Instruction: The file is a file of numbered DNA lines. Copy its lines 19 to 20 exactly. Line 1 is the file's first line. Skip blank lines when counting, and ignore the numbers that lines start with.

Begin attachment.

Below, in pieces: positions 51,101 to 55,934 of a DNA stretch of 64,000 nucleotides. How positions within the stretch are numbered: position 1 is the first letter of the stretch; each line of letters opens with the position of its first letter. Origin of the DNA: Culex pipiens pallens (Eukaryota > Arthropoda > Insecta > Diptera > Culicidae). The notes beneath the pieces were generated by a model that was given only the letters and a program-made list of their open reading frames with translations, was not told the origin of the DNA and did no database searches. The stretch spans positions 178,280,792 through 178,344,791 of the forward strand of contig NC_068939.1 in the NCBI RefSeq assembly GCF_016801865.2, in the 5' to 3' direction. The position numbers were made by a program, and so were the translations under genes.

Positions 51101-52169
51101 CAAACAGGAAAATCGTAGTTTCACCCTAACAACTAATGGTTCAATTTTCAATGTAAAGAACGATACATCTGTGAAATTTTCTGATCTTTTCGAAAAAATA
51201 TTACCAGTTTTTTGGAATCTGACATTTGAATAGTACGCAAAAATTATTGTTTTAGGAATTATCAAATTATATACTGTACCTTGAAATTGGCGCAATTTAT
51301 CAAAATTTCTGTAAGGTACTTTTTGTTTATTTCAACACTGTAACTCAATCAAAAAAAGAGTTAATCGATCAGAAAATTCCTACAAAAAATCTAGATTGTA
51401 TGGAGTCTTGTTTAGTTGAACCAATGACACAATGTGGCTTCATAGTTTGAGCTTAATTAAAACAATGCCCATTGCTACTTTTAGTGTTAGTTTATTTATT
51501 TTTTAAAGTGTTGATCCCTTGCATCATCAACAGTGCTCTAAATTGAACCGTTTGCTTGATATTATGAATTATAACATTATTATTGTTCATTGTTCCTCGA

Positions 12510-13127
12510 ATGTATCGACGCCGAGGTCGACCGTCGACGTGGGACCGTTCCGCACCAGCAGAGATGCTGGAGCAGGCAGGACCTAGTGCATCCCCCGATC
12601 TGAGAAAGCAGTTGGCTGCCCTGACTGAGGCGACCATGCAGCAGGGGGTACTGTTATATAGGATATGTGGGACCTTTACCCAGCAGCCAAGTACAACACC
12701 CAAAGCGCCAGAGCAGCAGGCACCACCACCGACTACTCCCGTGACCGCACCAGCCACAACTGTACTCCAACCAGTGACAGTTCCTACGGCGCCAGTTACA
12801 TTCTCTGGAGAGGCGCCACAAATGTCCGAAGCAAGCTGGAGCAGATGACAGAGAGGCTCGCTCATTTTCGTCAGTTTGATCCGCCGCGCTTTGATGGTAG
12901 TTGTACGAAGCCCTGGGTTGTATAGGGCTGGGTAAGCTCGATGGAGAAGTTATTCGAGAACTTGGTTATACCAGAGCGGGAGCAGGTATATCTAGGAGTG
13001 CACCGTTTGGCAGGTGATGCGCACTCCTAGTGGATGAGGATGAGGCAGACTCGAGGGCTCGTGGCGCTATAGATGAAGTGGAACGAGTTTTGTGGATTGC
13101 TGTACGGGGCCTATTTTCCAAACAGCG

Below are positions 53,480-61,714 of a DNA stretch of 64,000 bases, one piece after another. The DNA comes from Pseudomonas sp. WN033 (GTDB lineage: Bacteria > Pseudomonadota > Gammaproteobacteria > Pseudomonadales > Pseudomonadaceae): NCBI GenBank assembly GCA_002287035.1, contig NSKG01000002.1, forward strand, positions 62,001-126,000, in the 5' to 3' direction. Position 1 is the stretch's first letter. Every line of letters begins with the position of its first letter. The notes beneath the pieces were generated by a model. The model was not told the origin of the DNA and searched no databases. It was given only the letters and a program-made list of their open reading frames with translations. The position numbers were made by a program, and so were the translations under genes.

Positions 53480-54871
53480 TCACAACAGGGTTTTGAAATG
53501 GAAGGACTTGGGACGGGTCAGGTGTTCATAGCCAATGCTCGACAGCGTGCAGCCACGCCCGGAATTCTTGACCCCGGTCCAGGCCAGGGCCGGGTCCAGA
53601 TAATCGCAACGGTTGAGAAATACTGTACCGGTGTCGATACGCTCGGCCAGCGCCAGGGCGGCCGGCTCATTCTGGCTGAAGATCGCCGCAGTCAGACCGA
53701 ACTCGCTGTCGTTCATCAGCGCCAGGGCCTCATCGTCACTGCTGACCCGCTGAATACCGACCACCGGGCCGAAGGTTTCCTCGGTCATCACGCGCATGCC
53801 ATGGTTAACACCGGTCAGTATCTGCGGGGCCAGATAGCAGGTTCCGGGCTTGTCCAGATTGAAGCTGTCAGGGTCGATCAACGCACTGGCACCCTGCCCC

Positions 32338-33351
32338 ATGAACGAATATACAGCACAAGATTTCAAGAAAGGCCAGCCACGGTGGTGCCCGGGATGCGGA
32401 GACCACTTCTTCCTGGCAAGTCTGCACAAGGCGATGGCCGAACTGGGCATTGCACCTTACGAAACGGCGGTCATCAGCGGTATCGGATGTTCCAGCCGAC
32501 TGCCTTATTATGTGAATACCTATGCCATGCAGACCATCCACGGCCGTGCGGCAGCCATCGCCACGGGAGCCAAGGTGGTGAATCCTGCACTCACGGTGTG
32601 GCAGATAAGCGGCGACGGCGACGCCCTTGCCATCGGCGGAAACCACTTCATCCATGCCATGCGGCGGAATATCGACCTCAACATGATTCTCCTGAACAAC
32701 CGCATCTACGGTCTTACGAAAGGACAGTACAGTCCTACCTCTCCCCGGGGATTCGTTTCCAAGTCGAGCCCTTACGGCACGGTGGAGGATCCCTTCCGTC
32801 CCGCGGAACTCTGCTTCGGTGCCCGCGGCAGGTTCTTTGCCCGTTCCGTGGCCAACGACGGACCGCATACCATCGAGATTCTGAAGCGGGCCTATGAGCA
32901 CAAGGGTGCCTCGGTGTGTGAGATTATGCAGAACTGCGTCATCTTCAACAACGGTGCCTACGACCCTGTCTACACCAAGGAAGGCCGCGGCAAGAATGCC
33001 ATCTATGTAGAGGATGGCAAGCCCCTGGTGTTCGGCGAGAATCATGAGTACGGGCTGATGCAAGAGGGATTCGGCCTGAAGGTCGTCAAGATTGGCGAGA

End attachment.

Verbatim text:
53501 GAAGGACTTGGGACGGGTCAGGTGTTCATAGCCAATGCTCGACAGCGTGCAGCCACGCCCGGAATTCTTGACCCCGGTCCAGGCCAGGGCCGGGTCCAGA
53601 TAATCGCAACGGTTGAGAAATACTGTACCGGTGTCGATACGCTCGGCCAGCGCCAGGGCGGCCGGCTCATTCTGGCTGAAGATCGCCGCAGTCAGACCGA